Quick hits: Maple Leafs 2, Sabres 1 - The Buffalo News

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Quick hits: Maple Leafs 2, Sabres 1

The last time the Toronto Maple Leafs won in Buffalo, the Sabres' lineup featured Jochen Hecht, Jordan Leopold and John Scott. In other words, it had been a while -- almost four years.

Frederik Andersen ended the drought Thursday.

Andersen stopped 42 shots, lifting the Leafs to a 2-1 victory in their house of horrors. Toronto's last win in KeyBank Center was Jan. 29, 2013. Buffalo had won seven straight as part of a 17-1-1 run at home against their rivals.

The loss ended the Sabres' winning streak at three games. They are 4-4-2, including 1-3 in Buffalo

Shoot: The Sabres had been averaging 27 shots per game, but they blew by that with four minutes left in the second period. They had a 31-22 edge after two. They topped their season high of 38 when Ryan O'Reilly put a blast into Andersen's glove with 9:01 to play.

Making amends: Sabres left wing Marcus Foligno, beaten on Toronto’s second goal, cut Buffalo’s deficit to 2-1 with six minutes gone in the second. Sam Reinhart sent the puck to the front, where Johan Larsson quickly shuffled it to Foligno. His backhand ended the mastery of Andersen. The shot was Buffalo's first of the period after Toronto opened with seven straight.

Andersen got his revenge on Foligno less than three minutes later, diving across the crease to get a piece of the winger’s open-net blast.

Up by two: Toronto took a 2-0 lead with 1:50 gone in the second. Rookie Mitch Marner scored his second of the night, stealing the puck from Foligno at the top of the crease and quickly depositing it for his third goal of the season.

Striking first: Toronto kicked off the scoring with 4:08 off the clock, finding open areas in the Sabres’ zone. Tyler Bozak skated from behind the net to pass across the crease to Marner for an easy goal. The Sabres were 0-3 when the opponent scored first and 4-0-2 when opening the scoring.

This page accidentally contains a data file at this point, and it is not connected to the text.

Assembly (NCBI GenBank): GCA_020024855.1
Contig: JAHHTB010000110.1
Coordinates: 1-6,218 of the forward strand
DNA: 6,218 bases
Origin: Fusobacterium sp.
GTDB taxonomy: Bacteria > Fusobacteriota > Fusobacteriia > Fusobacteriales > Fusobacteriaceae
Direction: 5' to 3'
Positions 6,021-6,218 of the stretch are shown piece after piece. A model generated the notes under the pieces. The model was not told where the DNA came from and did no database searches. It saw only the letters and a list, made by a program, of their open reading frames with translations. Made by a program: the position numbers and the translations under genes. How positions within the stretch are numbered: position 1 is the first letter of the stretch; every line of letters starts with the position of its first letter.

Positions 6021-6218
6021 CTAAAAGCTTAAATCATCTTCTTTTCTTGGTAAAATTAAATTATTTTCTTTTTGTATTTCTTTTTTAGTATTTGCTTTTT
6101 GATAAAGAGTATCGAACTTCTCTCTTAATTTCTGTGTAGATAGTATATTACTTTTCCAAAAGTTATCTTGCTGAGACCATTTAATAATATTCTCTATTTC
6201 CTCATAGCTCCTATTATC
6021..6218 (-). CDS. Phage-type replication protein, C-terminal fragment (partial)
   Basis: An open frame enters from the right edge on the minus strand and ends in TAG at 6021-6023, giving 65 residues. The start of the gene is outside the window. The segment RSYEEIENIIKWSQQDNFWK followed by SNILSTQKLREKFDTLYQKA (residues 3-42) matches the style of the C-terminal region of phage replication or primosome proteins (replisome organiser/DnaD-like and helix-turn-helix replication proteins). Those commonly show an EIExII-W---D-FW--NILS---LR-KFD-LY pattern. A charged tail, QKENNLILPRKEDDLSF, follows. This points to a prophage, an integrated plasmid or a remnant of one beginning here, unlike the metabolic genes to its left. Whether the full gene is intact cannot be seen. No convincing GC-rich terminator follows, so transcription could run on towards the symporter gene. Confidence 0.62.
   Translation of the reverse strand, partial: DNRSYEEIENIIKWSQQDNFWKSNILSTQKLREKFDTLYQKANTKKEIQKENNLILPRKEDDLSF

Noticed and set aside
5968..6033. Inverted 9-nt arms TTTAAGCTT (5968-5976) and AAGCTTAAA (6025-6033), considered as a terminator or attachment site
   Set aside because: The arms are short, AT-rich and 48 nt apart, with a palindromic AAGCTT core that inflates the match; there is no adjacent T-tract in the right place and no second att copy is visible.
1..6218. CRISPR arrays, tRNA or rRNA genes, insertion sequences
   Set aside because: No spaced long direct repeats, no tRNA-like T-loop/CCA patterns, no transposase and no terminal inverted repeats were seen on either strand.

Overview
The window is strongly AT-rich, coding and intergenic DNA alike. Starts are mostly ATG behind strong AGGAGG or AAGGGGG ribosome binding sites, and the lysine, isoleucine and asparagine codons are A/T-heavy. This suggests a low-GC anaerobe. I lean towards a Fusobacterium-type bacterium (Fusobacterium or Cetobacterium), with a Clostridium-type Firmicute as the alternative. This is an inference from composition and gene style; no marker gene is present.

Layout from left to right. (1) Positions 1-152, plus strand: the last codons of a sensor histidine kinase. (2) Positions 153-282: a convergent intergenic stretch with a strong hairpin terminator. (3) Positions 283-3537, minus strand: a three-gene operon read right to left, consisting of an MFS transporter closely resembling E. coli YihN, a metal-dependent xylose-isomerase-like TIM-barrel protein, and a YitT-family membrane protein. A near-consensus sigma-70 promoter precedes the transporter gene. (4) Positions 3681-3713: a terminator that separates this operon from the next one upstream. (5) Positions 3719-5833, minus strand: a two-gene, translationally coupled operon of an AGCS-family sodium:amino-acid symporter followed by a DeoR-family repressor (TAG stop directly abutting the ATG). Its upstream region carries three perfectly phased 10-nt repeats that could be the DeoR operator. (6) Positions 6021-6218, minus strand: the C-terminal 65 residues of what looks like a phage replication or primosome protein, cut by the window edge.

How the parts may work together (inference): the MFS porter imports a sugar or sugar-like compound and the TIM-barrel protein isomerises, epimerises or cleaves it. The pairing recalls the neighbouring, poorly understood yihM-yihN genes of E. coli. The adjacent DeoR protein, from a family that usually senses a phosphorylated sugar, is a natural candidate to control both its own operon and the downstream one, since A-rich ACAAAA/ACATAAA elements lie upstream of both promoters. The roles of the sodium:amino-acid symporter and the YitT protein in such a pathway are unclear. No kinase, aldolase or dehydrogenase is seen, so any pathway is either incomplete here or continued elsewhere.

Andersen dynamite: The Maple Leafs took a 1-0 lead into the first intermission thanks to Andersen. He made 15 saves, including a ridiculous stop on Zemgus Girgensons. With the Sabres applying pressure, they passed to a wide-open Girgensons at the right side of the crease. Andersen stuck out his left pad to stop the puck on the goal line, then stopped Girgensons’ rebound chance.

Andersen also made a point-blank stop on Larsson after a turnover in front by Jake Gardiner.

Bogosian injured: Sabres defenseman Zach Bogosian has a sprained medial collateral ligament in his knee and could miss one month. He had been skating 19 minutes per night while playing on the second pair with Dmitry Kulikov.

“We played a good defensive team game, and Zach was a big part of that with Kulikov,” coach Dan Bylsma said. “That’s something we’re going to miss having him out of the lineup.”

Defenseman Casey Nelson, who hadn’t played since the season opener, skated as Kulikov’s partner.

“What he has done in practice and shown in practice is he can be a great first-pass, head-up guy, good offensive hockey instincts from a D-man,” Bylsma said.

The Sabres have six defensemen and will likely recall a seventh Friday before taking a two-game road trip to Ottawa and Boston.

Fasching out: Sabres left wing Hudson Fasching missed his second straight game with a groin injury. He is day-to-day.

Kane closer: Sabres left wing Evander Kane (cracked ribs) hit the three-week mark of his one-month injury Thursday, and he could return next week.

Biron in the booth: Retired Sabres goaltender Martin Biron joined play-by-play man Rick Jeanneret in the broadcast booth and served as the second analyst with Rob Ray. Biron will work the next game in place of Ray, who will be unable to attend.

Counting the house: The Sabres announced 18,183 tickets sold, about 900 shy of a sellout against their biggest rival. More fans elected not to use their seats.

Next: The Sabres will visit Ottawa at 7 p.m. Saturday. Senators goaltender Craig Anderson left the team Thursday to be with his wife, Nicholle, who recently was diagnosed with cancer. The team has no timetable for his return.

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